Robo-girls Know the Way to San Jose
A record number of all-girls teams competed in the Silicon Valley Regional match of the FIRST Robotics competition
CLICK HEREfor a slide show of the robot competition
An unprecedented seven all-girl teams brought their best robots to San Jose State University to compete in the FIRST (For Inspiration and Recognition of Science and Technology) Robotics Silicon Valley Regional match [Click here to read the first story in this series.]. The routes they took to the competition, held during the weekend of 15 to 17 March, were as different as their robots.
Elena Livek's story began in a classroom at Notre Dame High in San Jose. "My friend and I were serving detention, and there was this robot in there, and I asked about it," she says. Impressed with what she learned, Elena joined Jankster, a new robotics team that had only enough resources to attend a single competitive event. The Silicon Valley match for the Jankster team was all or nothing.
For veteran all-girl teams, however-like the Muses, of The Archer School for Girls, in Los Angeles, and the Fembots, of St. Francis High School, in Sacramento, Calif.—competing at Silicon Valley would follow matches in several other regional events, increasing their chances of making it to the national competition.
As for Sabrina Varanelli, she traces her interest back to the second grade, when she decided she would work for NASA when she grew up. Years later, as a freshman at St. Francis High, she noticed a NASA sticker on a robot during a club fair and joined the robot team—the Fembots.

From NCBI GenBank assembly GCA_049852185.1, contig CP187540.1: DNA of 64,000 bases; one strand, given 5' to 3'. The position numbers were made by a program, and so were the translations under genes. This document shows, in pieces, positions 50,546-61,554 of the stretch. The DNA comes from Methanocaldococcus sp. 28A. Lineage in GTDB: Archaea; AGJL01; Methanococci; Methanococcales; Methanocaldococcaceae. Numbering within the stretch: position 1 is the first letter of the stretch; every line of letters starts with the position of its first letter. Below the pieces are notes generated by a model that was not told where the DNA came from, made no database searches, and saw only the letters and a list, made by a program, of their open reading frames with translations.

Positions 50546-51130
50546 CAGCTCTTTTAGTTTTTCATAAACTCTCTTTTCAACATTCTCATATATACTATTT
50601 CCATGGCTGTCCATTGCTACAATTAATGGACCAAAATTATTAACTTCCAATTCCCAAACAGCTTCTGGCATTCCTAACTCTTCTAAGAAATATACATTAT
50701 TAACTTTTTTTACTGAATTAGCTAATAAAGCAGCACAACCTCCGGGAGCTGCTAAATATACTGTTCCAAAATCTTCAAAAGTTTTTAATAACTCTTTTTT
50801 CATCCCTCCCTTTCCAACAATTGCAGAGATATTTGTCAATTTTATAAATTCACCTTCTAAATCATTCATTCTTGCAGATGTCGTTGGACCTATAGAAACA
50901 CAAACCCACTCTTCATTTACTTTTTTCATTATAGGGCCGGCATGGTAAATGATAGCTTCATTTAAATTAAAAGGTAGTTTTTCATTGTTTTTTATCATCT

The next year, though, Varanelli moved to Pope John XXIII Regional High School, in Sparta, N.J., which lacked a robotics program. With support from the school's principal and a guidance counselor, in 2004 she founded the LionHearts team, recruiting members, finding a faculty mentor, and raising US $30 000 during her three years as president. Now she's studying mechanical engineering at Worcester Polytechnic Institute and serving as a mentor herself for a coed team called Gompei at the Massachusetts Academy of Math and Science, also in Worchester. She advises girls to ignore social stereotypes and tells them, "just do what you love, and don't do it for anyone else."
Robo-girls do just that-and sometimes remind observers that they are, indeed, girls. At the 2006 Sacramento regional, the Fembots discovered leftover parts from the FIRST kit of robot components and designed their own brand of robo jewelry, sharing the highly coveted necklaces, earrings, and bracelets with other robo-girls.
The girls tend to stick together. Last year, for instance, when Michaela Brant founded the Space Cookies with 11 girls from seven high schools in California's Santa Clara County, she got backing from the local Girl Scout council. The council created a troop for the robo-girls and funded it. The Space Cookies went on to win top rookie honors at the Silicon Valley Regional and traveled to the national competition last year. For 2007, the Space Cookies team includes 15 girls from 11 San Francisco Bay area high schools.